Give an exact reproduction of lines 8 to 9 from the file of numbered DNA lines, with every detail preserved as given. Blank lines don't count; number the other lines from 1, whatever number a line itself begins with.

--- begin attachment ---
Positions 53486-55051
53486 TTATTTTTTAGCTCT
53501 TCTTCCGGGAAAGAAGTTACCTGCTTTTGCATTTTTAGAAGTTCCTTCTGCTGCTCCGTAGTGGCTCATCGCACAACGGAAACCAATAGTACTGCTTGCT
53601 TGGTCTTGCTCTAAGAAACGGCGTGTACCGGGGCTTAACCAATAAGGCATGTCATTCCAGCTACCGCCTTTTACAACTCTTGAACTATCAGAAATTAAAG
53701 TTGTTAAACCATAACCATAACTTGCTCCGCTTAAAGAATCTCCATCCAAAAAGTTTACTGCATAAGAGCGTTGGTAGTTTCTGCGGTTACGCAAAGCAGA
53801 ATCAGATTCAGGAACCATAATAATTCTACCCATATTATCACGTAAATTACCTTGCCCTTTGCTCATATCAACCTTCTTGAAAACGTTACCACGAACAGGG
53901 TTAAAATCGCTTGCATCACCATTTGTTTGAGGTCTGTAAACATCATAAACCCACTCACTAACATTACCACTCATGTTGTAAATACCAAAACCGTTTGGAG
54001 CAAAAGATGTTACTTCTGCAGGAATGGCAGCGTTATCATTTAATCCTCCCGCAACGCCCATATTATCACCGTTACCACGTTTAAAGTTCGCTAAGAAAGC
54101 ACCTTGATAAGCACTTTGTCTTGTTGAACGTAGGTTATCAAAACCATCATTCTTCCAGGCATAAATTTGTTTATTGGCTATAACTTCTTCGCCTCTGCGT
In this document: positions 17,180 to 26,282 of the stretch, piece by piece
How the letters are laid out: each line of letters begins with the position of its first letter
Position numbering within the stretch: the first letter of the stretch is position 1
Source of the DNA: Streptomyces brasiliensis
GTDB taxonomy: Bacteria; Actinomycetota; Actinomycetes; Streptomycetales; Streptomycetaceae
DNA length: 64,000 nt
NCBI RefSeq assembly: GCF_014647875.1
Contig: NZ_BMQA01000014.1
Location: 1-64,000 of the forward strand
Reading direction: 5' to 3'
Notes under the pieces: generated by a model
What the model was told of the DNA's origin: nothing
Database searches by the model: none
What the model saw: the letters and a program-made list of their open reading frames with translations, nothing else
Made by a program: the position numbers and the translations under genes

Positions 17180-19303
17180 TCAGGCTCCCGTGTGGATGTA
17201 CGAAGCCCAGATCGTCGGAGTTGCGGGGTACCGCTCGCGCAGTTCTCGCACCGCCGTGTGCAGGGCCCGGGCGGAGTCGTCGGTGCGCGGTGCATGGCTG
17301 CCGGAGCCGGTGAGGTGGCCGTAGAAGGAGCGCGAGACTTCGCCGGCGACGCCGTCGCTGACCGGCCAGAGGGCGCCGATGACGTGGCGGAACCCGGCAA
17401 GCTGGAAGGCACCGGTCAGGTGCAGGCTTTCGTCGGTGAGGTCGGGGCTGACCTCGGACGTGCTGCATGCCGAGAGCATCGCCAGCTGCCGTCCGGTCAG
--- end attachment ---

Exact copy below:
54001 CAAAAGATGTTACTTCTGCAGGAATGGCAGCGTTATCATTTAATCCTCCCGCAACGCCCATATTATCACCGTTACCACGTTTAAAGTTCGCTAAGAAAGC
54101 ACCTTGATAAGCACTTTGTCTTGTTGAACGTAGGTTATCAAAACCATCATTCTTCCAGGCATAAATTTGTTTATTGGCTATAACTTCTTCGCCTCTGCGT